You know that Ego of the Week question, “There are two types of people at Penn …”? Well, after a little social experiment I took part in these past couple of weeks, I would divide Penn into BlackBerry users and everyone else.

It’s no surprise that smartphones took over campus long ago, but I didn’t realize the ubiquity of the BlackBerry in particular until I suddenly found myself without. A switch from T-Mobile to AT&T had the Applephile within me jonesing for an iPhone. So, I happily indulged in what many consider the most beautifully designed device of the century.

And beautiful it is. But a few short days with said gadget made me realize something desperately disheartening: the iPhone is not an effective communication device. Well, at least not for the typical Penn student accustomed to her BlackBerried ways.

Don’t get me wrong, plenty of Penn kids have iPhones (and some even have those archaic not-so-smart phones), and they communicate just fine. But once you go Black(Berry), you never go back. Why? Let's break this communication thing down. BlackBerrys do something that other phones cannot: they push your email within seconds, send instant notifications and keep your battery humming from your 10 a.m. recitation through closing time at Smoke’s. Plus, we all know about the cult of BBM.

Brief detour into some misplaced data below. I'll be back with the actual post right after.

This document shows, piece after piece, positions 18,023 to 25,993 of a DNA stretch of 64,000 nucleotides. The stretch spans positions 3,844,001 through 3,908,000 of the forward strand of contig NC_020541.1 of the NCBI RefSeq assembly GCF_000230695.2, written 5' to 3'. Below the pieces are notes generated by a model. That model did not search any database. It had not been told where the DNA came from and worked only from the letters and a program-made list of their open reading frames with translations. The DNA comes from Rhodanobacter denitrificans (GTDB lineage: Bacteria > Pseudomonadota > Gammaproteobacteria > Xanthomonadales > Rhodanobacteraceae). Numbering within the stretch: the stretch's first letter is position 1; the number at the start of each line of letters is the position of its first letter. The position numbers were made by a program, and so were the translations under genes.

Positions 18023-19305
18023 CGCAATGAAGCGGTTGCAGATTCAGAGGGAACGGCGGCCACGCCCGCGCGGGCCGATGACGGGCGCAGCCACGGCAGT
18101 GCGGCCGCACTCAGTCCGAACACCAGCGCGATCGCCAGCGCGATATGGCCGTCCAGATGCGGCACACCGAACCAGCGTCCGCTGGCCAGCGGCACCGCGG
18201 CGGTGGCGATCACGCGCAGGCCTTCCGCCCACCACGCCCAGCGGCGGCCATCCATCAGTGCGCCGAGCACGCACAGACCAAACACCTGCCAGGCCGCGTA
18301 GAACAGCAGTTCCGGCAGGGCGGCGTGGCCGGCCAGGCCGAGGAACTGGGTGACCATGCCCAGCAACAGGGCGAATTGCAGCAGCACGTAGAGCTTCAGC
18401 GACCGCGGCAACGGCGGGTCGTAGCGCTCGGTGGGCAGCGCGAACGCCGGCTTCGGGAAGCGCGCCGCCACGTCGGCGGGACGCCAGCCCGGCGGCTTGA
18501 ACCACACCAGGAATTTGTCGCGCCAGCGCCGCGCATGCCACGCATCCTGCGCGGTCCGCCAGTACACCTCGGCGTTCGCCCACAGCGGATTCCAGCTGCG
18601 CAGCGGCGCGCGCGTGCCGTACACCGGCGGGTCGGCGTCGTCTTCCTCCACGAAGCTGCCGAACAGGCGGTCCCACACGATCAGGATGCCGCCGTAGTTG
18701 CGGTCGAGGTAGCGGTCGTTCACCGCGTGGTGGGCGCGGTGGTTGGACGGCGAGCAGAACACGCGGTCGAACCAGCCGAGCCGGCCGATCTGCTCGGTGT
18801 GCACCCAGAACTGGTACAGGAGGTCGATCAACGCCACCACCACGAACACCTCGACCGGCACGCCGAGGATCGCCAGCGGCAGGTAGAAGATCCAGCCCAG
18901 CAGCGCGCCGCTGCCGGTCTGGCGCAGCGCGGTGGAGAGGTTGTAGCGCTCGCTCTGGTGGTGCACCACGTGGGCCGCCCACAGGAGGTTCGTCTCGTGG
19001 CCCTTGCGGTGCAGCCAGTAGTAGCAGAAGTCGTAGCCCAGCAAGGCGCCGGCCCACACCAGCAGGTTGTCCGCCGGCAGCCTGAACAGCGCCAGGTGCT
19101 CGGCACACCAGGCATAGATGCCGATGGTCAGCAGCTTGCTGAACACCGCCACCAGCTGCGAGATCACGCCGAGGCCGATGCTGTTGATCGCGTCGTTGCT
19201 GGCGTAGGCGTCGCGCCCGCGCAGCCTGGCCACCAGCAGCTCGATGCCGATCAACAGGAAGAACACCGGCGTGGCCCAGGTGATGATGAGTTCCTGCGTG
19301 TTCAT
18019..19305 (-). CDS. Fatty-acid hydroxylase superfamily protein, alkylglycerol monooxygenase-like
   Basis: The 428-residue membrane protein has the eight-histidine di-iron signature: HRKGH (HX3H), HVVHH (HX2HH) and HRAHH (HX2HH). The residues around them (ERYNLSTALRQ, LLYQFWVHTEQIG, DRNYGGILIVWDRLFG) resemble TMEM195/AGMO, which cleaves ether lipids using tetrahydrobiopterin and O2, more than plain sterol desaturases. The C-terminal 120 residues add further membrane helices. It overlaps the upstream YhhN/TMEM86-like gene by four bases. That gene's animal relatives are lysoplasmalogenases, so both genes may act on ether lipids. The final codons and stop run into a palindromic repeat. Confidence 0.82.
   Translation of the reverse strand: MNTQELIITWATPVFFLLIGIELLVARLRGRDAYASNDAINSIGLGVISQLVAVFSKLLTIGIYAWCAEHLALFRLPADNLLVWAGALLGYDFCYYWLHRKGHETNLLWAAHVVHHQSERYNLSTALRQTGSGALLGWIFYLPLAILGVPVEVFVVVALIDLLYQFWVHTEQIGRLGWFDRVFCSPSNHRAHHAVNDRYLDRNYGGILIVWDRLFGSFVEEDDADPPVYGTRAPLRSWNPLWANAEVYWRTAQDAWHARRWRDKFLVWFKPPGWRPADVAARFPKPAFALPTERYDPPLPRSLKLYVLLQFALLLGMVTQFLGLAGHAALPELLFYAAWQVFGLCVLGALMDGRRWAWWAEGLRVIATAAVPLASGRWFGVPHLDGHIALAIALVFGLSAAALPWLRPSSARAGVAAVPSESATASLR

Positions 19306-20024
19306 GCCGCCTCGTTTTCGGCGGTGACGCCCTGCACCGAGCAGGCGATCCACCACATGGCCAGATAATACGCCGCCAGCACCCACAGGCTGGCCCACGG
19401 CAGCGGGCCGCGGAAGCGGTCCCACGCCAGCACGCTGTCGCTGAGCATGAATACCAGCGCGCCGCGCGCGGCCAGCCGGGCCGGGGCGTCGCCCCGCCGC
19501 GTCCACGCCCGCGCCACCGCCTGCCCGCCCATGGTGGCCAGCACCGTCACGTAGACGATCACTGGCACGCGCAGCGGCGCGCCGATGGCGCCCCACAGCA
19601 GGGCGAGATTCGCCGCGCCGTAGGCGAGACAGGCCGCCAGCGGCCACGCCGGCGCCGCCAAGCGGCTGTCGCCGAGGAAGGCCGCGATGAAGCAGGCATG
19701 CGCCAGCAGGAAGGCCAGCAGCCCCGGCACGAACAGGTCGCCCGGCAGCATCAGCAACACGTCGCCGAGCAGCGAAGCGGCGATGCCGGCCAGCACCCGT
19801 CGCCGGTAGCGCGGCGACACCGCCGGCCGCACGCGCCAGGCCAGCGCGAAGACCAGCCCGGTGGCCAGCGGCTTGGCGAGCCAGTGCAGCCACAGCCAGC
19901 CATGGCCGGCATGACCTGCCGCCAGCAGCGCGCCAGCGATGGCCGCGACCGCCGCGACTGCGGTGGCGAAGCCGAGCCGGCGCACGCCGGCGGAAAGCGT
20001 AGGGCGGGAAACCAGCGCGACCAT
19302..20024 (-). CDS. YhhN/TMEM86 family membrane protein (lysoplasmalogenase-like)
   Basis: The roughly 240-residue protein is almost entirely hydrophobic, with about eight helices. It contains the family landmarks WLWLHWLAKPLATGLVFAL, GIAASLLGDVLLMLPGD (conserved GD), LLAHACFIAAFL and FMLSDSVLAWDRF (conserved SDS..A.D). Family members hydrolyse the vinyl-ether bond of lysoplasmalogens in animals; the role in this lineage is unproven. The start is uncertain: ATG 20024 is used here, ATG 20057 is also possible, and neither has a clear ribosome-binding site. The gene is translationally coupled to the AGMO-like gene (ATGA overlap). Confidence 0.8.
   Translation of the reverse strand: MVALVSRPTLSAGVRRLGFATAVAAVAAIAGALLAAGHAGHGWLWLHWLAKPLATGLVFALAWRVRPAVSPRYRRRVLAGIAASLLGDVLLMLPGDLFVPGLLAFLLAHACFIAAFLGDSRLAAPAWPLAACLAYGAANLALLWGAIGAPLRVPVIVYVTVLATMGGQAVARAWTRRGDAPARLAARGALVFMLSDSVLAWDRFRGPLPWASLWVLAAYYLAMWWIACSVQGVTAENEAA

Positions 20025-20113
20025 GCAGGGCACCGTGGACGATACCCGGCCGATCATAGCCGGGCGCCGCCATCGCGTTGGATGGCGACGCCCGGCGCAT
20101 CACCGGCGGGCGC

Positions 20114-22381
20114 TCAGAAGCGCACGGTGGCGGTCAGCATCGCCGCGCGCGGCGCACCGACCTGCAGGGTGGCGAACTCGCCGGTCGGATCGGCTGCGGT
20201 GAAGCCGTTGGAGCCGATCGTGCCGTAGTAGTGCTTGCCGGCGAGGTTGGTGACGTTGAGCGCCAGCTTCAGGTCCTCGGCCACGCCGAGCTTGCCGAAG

Conversely, these features that we CrackBerry addicts take for granted are not standard as far as the iPhone is concerned. Even when you do configure your settings and download apps to make your iPhone more BlackBerry-esque (read: more like a business phone, less like a mini computer), the battery dies within hours.

Maybe I’m being a little second-semester-senior-level dramatic, but here is some food for thought: will this obsessive desire to receive emails instantaneously and to communicate via rapid-fire BBM instead of relatively lackadaisical texting make my battery die? Penn is all about the go-go-go, and I (like most of you) have given in to it. When does it become too much? Going on my BlackBerry hiatus made me feel anxious and desperately disconnected — a ridiculous feeling considering that my alternative was what is perhaps branded the smartest of phones. As such, I returned to BlackBerryland within the week.

Undoubtedly, those who have iPhones (or any non-BlackBerry cellular device, for that matter) are scoffing right now. But I can pretty much guarantee they have never owned a BlackBerry. Nor have they felt guilty about not replying to an email or text within 90 seconds. And for that, I am jealous.